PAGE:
Easter in Early Modern England

Other traditions, especially the lost ones, are very interesting.

Catherine Meyrick

Easter sunrise

The Lenten and Easter season in pre-Reformation England was rich in sights and sounds and smells. Shrove Tuesday was celebrated with pancakes and football games, plays and masquerades. Ash Wednesday brought the blessing of ashes and their application by the priest to the foreheads of the faithful with the injunction ‘Remember O man that thou are dust and to dust thous shalt return’. Statues and images were veiled in cloth and a Lenten veil hung, obscuring the chancel from the laity. The Lenten fast began, a fast not only from meat but also eggs and dairy products, marriage and sexual activity.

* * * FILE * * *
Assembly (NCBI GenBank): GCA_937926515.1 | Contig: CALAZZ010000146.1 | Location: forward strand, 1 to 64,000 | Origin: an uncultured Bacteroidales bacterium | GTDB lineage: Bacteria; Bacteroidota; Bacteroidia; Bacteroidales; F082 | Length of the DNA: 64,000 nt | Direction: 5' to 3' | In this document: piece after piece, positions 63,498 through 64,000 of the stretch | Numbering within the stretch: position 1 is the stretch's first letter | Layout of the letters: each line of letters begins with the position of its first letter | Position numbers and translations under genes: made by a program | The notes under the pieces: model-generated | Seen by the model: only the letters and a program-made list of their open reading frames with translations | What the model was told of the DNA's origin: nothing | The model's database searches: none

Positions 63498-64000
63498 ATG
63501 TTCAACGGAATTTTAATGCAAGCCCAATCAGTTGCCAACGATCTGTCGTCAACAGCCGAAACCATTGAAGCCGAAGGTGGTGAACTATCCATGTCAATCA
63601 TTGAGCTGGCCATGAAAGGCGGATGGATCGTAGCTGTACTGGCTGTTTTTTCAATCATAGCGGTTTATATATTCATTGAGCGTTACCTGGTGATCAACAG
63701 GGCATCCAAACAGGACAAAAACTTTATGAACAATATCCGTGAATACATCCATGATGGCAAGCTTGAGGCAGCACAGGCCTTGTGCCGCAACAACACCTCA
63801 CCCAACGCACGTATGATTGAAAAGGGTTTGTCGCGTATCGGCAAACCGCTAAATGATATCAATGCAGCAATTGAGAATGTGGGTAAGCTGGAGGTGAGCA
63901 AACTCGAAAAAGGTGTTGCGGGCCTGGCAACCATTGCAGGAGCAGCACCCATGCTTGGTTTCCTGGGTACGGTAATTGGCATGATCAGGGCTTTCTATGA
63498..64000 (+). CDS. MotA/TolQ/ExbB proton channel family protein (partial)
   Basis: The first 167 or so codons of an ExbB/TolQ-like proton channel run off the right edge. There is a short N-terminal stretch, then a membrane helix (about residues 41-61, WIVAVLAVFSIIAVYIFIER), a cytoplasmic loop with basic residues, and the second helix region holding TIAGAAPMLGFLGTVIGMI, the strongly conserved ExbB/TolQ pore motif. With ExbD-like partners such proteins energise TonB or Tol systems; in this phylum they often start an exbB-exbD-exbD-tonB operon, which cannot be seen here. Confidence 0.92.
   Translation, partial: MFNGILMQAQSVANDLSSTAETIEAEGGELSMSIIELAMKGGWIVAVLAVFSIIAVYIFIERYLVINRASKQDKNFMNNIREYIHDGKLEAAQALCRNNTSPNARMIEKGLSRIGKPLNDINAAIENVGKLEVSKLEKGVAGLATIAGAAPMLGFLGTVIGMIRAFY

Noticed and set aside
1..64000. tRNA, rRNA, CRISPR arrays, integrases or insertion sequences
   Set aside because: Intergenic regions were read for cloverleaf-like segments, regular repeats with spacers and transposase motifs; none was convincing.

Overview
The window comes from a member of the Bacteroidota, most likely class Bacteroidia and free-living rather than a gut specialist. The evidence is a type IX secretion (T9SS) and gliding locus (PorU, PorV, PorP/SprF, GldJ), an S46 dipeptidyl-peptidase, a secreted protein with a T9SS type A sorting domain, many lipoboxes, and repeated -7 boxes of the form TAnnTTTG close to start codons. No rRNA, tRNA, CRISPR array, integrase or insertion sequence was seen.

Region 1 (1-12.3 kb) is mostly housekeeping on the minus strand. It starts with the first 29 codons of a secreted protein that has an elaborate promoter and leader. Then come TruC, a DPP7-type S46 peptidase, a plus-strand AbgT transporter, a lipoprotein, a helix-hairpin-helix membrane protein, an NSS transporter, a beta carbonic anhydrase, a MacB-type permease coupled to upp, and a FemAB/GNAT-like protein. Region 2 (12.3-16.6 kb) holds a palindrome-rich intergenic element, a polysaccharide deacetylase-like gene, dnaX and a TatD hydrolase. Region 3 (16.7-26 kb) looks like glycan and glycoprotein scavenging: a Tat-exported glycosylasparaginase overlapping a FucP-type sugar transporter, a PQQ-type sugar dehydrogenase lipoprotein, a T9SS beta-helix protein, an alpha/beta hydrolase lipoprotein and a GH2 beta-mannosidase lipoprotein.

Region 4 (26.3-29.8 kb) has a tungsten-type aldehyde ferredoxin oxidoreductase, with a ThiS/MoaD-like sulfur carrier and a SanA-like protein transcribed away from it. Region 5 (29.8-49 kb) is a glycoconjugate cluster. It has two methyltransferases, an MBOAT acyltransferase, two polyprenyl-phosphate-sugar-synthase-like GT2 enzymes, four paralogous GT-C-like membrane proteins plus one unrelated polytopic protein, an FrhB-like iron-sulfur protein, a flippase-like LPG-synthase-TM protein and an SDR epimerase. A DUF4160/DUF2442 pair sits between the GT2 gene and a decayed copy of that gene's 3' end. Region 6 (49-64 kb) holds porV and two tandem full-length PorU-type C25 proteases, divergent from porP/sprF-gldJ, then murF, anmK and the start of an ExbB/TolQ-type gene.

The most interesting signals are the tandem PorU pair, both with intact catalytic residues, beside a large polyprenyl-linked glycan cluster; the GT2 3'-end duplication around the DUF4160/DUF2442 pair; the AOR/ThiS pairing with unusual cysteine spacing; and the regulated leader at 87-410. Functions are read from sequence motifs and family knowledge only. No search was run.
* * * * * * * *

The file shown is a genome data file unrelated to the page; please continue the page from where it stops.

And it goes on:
Five and a half weeks later Easter Week commenced with Palm Sunday. Palms or, as this was England, evergreen branches were blessed and sprinkled with holy water by the priest. The priest, carrying a consecrated host in a monstrance, then led the laity with their palms in a procession out…

View original post 1,256 more words

Leave a Reply

Please log in using one of these methods to post your comment:

WordPress.com Logo

You are commenting using your WordPress.com account. Log Out /  Change )

Google photo

You are commenting using your Google account. Log Out /  Change )

Twitter picture

You are commenting using your Twitter account. Log Out /  Change )

Facebook photo

You are commenting using your Facebook account. Log Out /  Change )

Connecting to %s

This site uses Akismet to reduce spam. Learn how your comment data is processed.